1. Here is a marvel: I made him inside me, but this boy knows so much more than I do. The Chromebook just kicked itself off the wi-fi (or something). He tinkered with something on his iPad for a few minutes, and suddenly everything worked again. It’s such a marvel to see them grow and develop like this. I knew that they would learn their way ahead of me, but I had no idea it would be happening this early, or this incomprehensibly.
2. Creating spaces
3. Bridges, pathways, doorways, webs
4. Defining my own terms
5. Homemade rice pudding

May we walk in Beauty!

Take Care of Your Own

“Good People, 
most royal greening verdancy,
rooted in the sun,
you shine with radiant light.” ―Hildegard of Bingen
“Just living is not enough said the butterfly, one needs sunshine, freedom and and a little flower.” ―Hans Christian Anderson
“I have found that the greatest degree of inner tranquillity comes from the development of love and compassion. The more we care for the happiness of others, the greater is our own sense of well-being.”
―Dalai Lama
“You are not Atlas carrying the world on your shoulder. It is good to remember that the planet is carrying you.”
― Vandana Shiva
“How do you endeavour words at the marvel of dawn – slow but suddenly arising in your heart?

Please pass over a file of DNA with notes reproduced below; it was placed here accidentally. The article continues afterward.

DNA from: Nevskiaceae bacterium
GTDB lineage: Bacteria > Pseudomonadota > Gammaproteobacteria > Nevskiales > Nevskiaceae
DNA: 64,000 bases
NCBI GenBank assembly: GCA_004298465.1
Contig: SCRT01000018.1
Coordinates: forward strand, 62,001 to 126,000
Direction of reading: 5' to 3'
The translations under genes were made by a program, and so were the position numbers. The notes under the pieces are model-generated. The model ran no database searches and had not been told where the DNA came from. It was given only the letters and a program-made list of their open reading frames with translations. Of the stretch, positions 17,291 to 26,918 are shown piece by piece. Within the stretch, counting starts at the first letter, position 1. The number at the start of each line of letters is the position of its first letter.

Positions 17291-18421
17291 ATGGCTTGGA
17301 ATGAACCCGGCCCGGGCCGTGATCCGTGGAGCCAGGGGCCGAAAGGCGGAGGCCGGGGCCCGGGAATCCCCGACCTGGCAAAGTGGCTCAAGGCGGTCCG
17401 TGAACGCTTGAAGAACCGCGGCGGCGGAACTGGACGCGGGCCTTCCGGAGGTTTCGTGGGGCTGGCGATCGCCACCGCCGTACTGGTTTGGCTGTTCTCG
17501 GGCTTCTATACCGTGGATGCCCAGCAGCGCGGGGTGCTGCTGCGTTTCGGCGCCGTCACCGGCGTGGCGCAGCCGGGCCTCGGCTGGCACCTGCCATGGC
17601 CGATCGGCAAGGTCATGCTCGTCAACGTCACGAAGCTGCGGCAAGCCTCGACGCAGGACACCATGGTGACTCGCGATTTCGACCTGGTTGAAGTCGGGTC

How do you speak to the dispersing cold and fog from the treetops, the gradual bathing of your outlook in gentle pinks and gold?
What can you say towards the stillness of things, even as they move, like a sleepy barge drifting through the channel,
reflecting the presence of that forgiving first light from all its bright sides?
How can you say I am sorry for all the dawnings you’ve not gambled in poetry?
Perhaps today, you think, you’ll make up for it – steadily pulsing in your reverence, keeping these embers of attention aglow.
But morning never remains.
Instead it grows into a glory of chaos, dropping its gifts – too numerous to carry – in an afternoon heap at our feet.
Generous as it is, the day collapses us into a womb of darkness, where we can finally rest our magnificent failures at being all the way alive.” ―Toko-pa
“On this day
the blessings of heaven.
On this day
the blessings of earth.
On this day
the blessings of sea and of sky.
To open us to life
to ground us in life
to fill us with life
and with wonder.
On those we love this day
and on every human family
the blessings of heaven
the blessings of earth
the blessings of sea and of sky.”
―John Philip Newell
“Every person is a living treasure box. Listening holds the key.”
―Mollie Marti
“You can tell people of the need to struggle, but when the powerless start to see that they really can make a difference, nothing can quench the fire.”
―Leymah Gbowee
“I remember Hushpuppy at the end of Beasts of the Southern Wild, just trying to take some food home to her daddy Wink, finally turning to face the hideous beast on the bridge, facing it down and saying, “I take care care of my own.”

“I take care of my own. You are my own, and I am yours–I think this is what God is saying, or trying to, over the din. We are each other’s. There are many forms of thirst, many kinds of water.”
―Anne Lamott

Gratitude List: